Revisit, revise resolutions

“Rome wasn’t built in a day” was a well-known French proverb in the 1100’s. Visitors to the world’s biggest city (one million people at its height) must have looked with wonder at the soaring columns, sophisticated aqueduct system, perfectly engineered road system and massive Colosseum. (1) Just for today, consider yourself Rome in its B.C. days. Destined to become a magnificent city, built over 500 years with expert craftsmanship and painstaking detail, you are Rome under construction.

At the beginning of January, jazzed and motivated and ready for big changes, you made some resolutions. By the end of January, your motivation to complete them may be waning. January tends to do that to us — charging in like gangbusters and limping out defeated. Well, not today, January! We are Rome. And Rome wasn’t built in a day.

Inch by inch, and row by row

Many behavior change experts encourage making little changes that eventually turn into lasting, big changes instead of shooting the moon with a tough, hard to achieve goal. (2) Remember the tortoise? He didn’t try to win the race in one exhausting burst of energy. He paced himself, plodded along and persisted, and beat that obnoxious, trash-talking hare.

Team Better subscribes to this bite-sized philosophy of change. You may not have time to work in ninety minutes of exercise today, but twenty seconds of high knees are totally doable. Changing eating habits overnight is impossible, but eating a bowl of oatmeal this morning is easy. You may notice that after the high knees, you do a few pushups for good measure. Or on the day you eat oatmeal, you are more aware of trying to eat whole grains. The magic of the inch-by-inch approach is that as you do many small things to improve health, big changes will happen over time.

If the end of January has left you demoralized, revisit your goals! Were they too ambitious? Do they need to be broken down into smaller steps? Today is the day to revisit and revise with fresh eyes. Earlier this month, Team Better challenged you to make fitness, eating, being and thinking goals. At this point, you have had both successes and failures, so tinker with your goals and make them more doable.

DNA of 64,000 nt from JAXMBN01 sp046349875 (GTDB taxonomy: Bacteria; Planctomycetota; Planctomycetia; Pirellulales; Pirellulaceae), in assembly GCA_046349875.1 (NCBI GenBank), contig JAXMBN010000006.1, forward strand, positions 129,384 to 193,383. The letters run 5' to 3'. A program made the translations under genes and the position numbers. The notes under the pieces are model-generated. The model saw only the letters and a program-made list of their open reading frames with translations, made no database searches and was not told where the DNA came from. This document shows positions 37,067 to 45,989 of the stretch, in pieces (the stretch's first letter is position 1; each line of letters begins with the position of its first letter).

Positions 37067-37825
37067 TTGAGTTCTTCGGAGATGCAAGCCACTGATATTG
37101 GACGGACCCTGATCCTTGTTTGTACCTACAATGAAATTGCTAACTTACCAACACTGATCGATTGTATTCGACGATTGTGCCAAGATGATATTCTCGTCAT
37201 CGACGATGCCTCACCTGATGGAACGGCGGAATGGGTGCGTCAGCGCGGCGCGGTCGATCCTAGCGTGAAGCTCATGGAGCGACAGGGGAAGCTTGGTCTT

A key ingredient to success: self-compassion

The bricks of our personal Rome are the many small successes that lead to the big success of achieving goals. The mortar that holds the bricks together is self-compassion. Self-compassion is being kind and understanding to oneself. It is realizing that we are “only human, born to make mistakes” (thanks to Human League for those classic 80’s lyrics). It is giving ourselves permission to try, fail, learn and repeat without being paralyzed by self-criticism and rumination.

Research shows that self-compassion is connected to well-being, happiness and optimism; lower anxiety and depression; and higher relationship function. Although it seems that “going easy on ourselves” would keep us from striving to be better, self-compassion actually has the opposite effect. It has been shown to improve motivation for self-improvement, help us view weaknesses as changeable and actually increase behavior toward self-improvement. (3)

As you build your own Rome, be kind to yourself when things go wrong. Look at your failures with a lens of understanding and compassion. Self-compassion plus inch-by-inch, brick-by-brick improvement will be your tortoise-ride to successful behavior change. Brava Roma!


Why self-compassion is good for you

Watch this Ted talk on small changes from Stanford professor BJ Fogg

More cool stuff on Rome



  1. 10 innovations that built ancient Rome. History Lists, website. Nov 20, 2012. Accessed Jan 3, 2017.
  2. A Stanford University psychologist’s elegant three-step method for creating new habits. Quartz. Accessed Jan 13, 2017.
  3. Breines JG, Chen S. Self-compassion increases self-improvement motivation. Personality and Social Psychology Bulletin. 2012;38(9):1133-1143.
Dana Vaughan

About Dana Vaughan

Dana completed a Master of Public Health (MPH) and a Master of Social Work (MSW) at San Diego State University, and has worked in family planning education, prenatal counseling, and child development. She loves her mountain bike, her husband, her kids, and her faith—although possibly not in that order.

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